The Heflin Industrial Development Board, with the help of Economic Development Partnership of Alabama, started work Wednesday on its economic development plan.
The group met with Greg Knighton and Greg Blalock of the EDPA and with members of committees who will help build the plan.
“This is not a strategic plan in the sense of some long theoretical document,” said Knighton, vice president of EDPA. “At the end of the day you’re going to wind up with a spreadsheet that’s going to be divided up by category that’s going to have action items on it.”
The plan will include people or organizations who will be responsible for each action and due dates, he said. The first step in creating the plan is for the board members to put together three committees: recruitment, retention and renewal to work on different pieces of the plan, Knighton said. The board had already appointed chairs and co-chairs to each of those committees and most were in attendance Wednesday.
Knighton and Blalock led the group through the process of outlining the focus of each of the committees and identifying who should be the members of those committees.
Knighton outlined how the state defined the role of each committee and asked the members how those applied to Cleburne County. He asked what type of business the county wanted to attract.
Tanya Maloney, executive director of the Cleburne County Chamber of Commerce, said she thought automotive manufacturing suppliers and distribution centers would be a good fit because of the county’s access to the interstate. Board member Kevin Brown said before the county can start targeting industries it would like to attract, it needs to identify if it has the correct infrastructure to support those industries.
Shane Smith, Heflin city clerk, added the board needs to identify what buildings and sites it has available to market to potential businesses.
Blalock, director of building site and community database, said that in one of the communities EDPA worked with he helped officials build a list of their buildings and sites suitable for marketing and put them on the EDPA database where businesses could find them. Then, they set up a van tour for representatives from the power company, the gas company, anyone who was interested to introduce them to what the community had to offer, Blalock said.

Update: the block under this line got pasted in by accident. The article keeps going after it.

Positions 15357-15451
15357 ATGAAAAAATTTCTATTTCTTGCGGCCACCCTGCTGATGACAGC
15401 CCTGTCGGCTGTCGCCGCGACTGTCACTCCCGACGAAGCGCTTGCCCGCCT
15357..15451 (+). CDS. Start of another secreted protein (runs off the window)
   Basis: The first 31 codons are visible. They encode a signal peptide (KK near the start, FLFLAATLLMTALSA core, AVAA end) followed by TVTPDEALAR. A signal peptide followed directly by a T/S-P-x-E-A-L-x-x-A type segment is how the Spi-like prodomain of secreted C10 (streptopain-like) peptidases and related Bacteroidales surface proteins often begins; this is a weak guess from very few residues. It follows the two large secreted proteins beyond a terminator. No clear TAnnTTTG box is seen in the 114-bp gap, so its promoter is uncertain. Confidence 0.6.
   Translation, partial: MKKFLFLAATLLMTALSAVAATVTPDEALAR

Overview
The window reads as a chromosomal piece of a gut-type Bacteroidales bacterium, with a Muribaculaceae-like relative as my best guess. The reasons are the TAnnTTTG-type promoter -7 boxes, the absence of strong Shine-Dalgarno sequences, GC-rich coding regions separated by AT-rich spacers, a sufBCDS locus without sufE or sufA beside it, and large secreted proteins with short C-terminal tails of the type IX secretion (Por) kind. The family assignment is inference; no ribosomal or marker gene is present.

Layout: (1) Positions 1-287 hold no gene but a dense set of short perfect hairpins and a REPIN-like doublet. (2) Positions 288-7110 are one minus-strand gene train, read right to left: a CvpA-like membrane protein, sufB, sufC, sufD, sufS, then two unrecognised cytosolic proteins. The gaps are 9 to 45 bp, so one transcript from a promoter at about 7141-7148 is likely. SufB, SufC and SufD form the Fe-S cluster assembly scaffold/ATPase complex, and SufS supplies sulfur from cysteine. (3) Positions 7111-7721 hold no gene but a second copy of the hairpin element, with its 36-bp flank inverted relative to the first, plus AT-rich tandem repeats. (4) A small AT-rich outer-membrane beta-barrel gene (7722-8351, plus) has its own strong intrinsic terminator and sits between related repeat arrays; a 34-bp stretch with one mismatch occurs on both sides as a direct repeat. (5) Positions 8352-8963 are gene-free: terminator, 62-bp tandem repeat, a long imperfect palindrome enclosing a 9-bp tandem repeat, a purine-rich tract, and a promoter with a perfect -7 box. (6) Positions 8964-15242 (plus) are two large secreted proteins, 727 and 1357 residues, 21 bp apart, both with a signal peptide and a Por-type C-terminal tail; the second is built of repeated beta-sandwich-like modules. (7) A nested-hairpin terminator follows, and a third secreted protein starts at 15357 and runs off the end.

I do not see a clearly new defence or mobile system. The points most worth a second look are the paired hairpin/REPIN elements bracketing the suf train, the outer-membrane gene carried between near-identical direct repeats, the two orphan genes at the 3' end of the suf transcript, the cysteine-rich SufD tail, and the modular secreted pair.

The Cleburne County group decided the recruitment committee would identify facilities and sites in the county that are marketable to business, look at the infrastructure available, identify the county work force and resources available to the county.
Most job creation is going to come from existing industry, Knighton said. Retention is about meeting the workforce and infrastructure needs of those existing industries, he said. What are the biggest employers in the county? Knighton asked.
Maloney said L. E. Bell, Southwire/Forte and Cleburne County Schools are the biggest employers. Agriculture is a big industry in the county, she added.
“You want to have a dialogue with the companies,” Knighton said.
The group decided utilities and infrastructure, education and regional assets all need to be identified by the retention committee.
What is your vision of your community in 10 years? Knighton asked.
“I would like to see both exits, 205 and 199 expanded,” Mayor Rudy Rooks said. “Retail at the 199 and retail at the 205 along with manufacturing at 205.”
He wants to see small businesses in the downtown to maintain the small, hometown feel, Rooks said.
Anna Berry, who will be co-chairing the renewal committee, agreed. The community needs to “protect its rural heritage,” she said.
The group decided that the renewal committee should focus on retail business, the Interstate 20 Welcome Center, Cheaha State Park and Talladega National Forest, eco-tourism and agriculture.